Wembley - Barely into the second year of his second spell at the club he graced as a player and then manager, Kenny Dalglish has steered Liverpool to its first trophy in six years.
Liverpool beat plucky Cardiff 3-2 in a penalty shootout to win the League Cup at Wembley Stadium on Sunday after the teams were locked at 2-2 following extra time, giving the club its first piece of silverware since the 2006 FA Cup victory over West Ham.
With the team also in the FA Cup quarter-finals and a contender for a top-four berth in the Premier League to ensure automatic qualification into the Champions League, Dalglish has Liverpool back doing what it once did best - filling the trophy cabinet.
"Although we have won something today(Sunday), that is not us finished," Dalglish said. "We don't want to stop here, we want to keep going. It (Liverpool) means an awful lot to a lot of people.
"All we do is try to make them as happy as we possibly can. Today(Sunday) we have been able to do that. Hopefully it makes up for some of the days when we have not been able to."
The 60-year-old Dalglish, who is widely considered the greatest player to don Liverpool's red shirt, took the helm in January 2011 after Roy Hodgson's brief reign. By then, Liverpool had already gone five years without a trophy.
Before Dalglish quit as Liverpool manager in 1991 after his first stint, Liverpool bestrode English football in much the same way that Manchester United has in the past couple of decades. After an illustrious career as a player in which he won six league championships and three European Cups, Dalglish's six-year tenure as manager yielded three more league titles and two FA Cups.
Since then, the team has been in decline, the spectacular come-from-behind victory over AC Milan in the 2005 Champions League final notwithstanding.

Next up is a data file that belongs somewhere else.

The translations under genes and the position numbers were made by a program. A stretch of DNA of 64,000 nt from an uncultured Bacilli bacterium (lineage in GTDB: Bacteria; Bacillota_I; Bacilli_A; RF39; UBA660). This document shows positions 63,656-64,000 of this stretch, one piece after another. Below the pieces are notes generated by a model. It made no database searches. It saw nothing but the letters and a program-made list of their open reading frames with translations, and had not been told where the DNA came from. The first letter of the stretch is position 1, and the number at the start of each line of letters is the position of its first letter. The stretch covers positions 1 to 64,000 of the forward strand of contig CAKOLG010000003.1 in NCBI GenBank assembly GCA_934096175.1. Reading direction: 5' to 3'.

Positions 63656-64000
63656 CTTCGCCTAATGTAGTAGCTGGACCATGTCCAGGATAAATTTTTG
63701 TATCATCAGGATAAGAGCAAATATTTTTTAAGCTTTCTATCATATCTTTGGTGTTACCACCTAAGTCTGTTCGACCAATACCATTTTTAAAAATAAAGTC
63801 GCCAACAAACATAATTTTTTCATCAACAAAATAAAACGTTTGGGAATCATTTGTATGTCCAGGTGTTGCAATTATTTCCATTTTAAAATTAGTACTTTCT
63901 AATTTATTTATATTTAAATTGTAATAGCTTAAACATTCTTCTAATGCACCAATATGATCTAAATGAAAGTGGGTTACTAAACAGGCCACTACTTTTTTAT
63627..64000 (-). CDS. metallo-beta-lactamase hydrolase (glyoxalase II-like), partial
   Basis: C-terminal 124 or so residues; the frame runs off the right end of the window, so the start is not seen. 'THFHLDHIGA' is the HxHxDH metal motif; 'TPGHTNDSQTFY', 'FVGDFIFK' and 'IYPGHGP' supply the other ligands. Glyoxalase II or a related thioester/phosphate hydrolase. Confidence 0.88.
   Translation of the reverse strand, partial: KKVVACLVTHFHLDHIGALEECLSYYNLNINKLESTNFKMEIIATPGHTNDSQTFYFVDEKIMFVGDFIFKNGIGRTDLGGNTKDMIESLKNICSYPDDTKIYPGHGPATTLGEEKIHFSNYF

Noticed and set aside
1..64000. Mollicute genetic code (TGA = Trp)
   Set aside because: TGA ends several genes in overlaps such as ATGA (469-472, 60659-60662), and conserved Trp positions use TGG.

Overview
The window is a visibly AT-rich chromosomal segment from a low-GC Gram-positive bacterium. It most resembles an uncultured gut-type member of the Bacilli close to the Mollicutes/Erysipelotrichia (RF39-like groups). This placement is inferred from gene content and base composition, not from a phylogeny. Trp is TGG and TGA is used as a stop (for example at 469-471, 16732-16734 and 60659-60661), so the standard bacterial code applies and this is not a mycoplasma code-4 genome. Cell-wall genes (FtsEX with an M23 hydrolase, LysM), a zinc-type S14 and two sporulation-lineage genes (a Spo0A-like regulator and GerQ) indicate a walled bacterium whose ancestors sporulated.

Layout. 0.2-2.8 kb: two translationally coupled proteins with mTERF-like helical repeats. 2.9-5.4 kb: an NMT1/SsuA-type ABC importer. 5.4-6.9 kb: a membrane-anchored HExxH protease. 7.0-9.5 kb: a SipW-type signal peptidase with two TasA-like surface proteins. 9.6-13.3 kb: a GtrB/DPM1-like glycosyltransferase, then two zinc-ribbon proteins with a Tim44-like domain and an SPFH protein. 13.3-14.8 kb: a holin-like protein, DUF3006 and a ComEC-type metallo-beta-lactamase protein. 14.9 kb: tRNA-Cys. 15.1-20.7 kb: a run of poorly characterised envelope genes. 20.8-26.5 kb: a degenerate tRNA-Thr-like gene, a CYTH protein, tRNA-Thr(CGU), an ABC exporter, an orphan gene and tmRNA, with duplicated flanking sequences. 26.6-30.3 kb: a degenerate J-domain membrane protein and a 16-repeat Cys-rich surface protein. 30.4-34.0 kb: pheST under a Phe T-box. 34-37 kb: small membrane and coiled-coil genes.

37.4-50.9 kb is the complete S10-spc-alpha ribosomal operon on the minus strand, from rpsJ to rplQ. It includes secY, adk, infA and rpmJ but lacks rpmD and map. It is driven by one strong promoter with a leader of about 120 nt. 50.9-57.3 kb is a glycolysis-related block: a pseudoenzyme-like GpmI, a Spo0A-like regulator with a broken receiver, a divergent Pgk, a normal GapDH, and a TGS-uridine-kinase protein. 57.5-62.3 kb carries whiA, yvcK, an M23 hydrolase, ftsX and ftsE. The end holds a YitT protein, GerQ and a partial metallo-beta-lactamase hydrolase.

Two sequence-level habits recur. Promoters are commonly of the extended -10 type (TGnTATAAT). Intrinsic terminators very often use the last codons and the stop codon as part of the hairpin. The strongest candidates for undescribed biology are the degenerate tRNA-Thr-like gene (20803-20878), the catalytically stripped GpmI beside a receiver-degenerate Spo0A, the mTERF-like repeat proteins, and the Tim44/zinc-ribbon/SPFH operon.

Last season, Manchester United overtook Liverpool after winning its 19th league title. When Dalglish ended his first tenure as manager, Liverpool was leading its bitter rival by a seemingly insurmountable 18 titles to 7.
With Sunday's victory, Liverpool has equaled Manchester United in the number of domestic cup competitions won. Both clubs have now won 15 titles in total in the FA Cup and League Cup.
Liverpool's one remaining bragging point is the five European Cup titles compared to Man United's three.
The task of returning Liverpool to somewhere approaching its former heights is not going to be easy, and Dalglish is reluctant to promise a return to the glory days but says he hopes the victory will act as the launch pad for more success.
"If you do something you enjoy, you're going to want more of it," he said. "I think that's logical, it's not to say it's going to happen."
The English footballing world is a very different place to the one that Dalglish inhabited in his previous incarnation at the club he first joined in 1977, in the aftermath of Liverpool's maiden European Cup triumph.
The arrival of the Premier League in 1992 heralded an era of big money and constant monitoring from the media.
Dalglish, one of the most skillful players to ever come out of Britain, has been accused of being out of touch following Luis Suarez's ban for racism, a scandal that forced the club and its manager to issue apologies about the way it was handled.
However, his latest triumph ensures Liverpool is making news for the right reasons.
He joins Manchester United's Alex Ferguson and former Chelsea boss Jose Mourinho as the only managers to have won all three of English football's top domestic competitions: the league, the FA Cup and the League Cup.